Current clinicopathologic indicators are insufficient to distinguish the small percentage of aggressive prostate cancer (PCa) from the vast majority of indolent disease at diagnosis, leading to overtreatment of PCa. A recent study reported and confirmed a strong association of PCa-specific mortality with somatic DNA copy number alterations (CNAs) in primary prostate tumors. If a sensitive, robust and low-cost method can be developed to measure these CNAs in biopsy specimens, it may help to stratify patients for more appropriate management at the time of diagnosis; aggressive treatment or active surveillance for patients with or without these CNAs, respectively.
A study on the association of somatic DNA copy number alterations (CNAs) in prostate tumors with lethal prostate cancer (PCa) by our collaborative group of Wake Forest University School of Medicine, the Brady Urological Institute of Johns Hopkins Medical Institutions, and the Karolinska Institute of Sweden was recently published in Cancer.1 Shortly after, two abstracts on the association of RNA expression of two different panels of genes with progression of PCa were presented by investigators from Mayo Clinic and University of California at San Francisco, respectively, in the 2013 American Urology Association Annual meeting.2,3 These studies all focused on the prognosis of PCa and received great attention in the scientific and clinical communities as well as in public, as evidenced by the news coverage. The excitement surrounding these studies is not surprising because distinguishing aggressive from indolent forms of PCa is probably the most important clinical task in managing and treating this heterogeneous disease. Most prostate tumors grow so slowly that they may never threaten a man's life; however, ~15% are lethal if not treated appropriately. Currently used clinical predictors such as Gleason score and tumor stages are useful but insufficient to discriminate between the two types of PCa at the time of diagnosis. This inability leads to unnecessary and intensive treatment of many PCa patients, reducing their quality of life, and incurring financial burden to patients, families and society. Novel biomarkers are urgently needed to better identify aggressive PCa at the time of diagnosis for selection of treatment strategy; a choice of active surveillance for indolent PCa or intensive treatment for aggressive PCa.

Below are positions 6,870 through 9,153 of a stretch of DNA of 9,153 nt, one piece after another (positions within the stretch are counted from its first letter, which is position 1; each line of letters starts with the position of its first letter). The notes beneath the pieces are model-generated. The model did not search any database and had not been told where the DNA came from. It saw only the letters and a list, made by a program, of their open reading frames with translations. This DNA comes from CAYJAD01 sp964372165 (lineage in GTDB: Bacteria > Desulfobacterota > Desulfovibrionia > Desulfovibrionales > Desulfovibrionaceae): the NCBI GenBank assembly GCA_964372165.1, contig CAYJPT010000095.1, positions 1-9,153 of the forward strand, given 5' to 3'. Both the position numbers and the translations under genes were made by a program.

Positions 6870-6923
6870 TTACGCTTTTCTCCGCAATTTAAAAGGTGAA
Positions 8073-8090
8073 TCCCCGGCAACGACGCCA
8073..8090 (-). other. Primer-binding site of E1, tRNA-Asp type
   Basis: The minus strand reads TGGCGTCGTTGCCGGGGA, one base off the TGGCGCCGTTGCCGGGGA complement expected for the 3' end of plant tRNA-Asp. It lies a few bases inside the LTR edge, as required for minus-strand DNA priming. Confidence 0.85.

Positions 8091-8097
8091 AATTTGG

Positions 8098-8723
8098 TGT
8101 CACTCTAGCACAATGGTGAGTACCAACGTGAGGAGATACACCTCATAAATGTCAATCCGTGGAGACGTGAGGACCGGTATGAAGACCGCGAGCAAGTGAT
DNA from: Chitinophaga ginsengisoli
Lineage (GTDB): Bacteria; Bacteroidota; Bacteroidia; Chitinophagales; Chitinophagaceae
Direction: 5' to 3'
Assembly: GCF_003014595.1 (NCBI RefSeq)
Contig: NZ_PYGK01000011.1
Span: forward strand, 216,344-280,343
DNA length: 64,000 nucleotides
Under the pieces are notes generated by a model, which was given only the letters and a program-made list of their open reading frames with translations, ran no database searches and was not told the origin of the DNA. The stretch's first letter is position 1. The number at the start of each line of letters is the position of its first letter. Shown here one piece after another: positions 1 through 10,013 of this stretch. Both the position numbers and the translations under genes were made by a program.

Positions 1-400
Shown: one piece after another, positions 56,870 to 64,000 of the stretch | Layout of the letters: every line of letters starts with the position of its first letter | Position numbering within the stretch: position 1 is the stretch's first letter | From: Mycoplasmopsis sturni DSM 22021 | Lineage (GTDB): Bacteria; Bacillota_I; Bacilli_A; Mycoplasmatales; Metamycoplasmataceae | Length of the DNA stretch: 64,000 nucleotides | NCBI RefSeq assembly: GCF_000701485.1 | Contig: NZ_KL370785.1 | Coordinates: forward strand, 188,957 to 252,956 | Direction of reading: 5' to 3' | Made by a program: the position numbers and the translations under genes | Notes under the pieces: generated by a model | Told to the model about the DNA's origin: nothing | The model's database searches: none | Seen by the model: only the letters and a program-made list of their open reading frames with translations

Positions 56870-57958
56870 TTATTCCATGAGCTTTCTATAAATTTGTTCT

In this perspective piece, we highlight the key points of our Cancer paper on the association of CNAs with lethal PCa,1 discuss their advantages as markers for lethal PCa and describe the challenges for translating the genomic findings to clinics.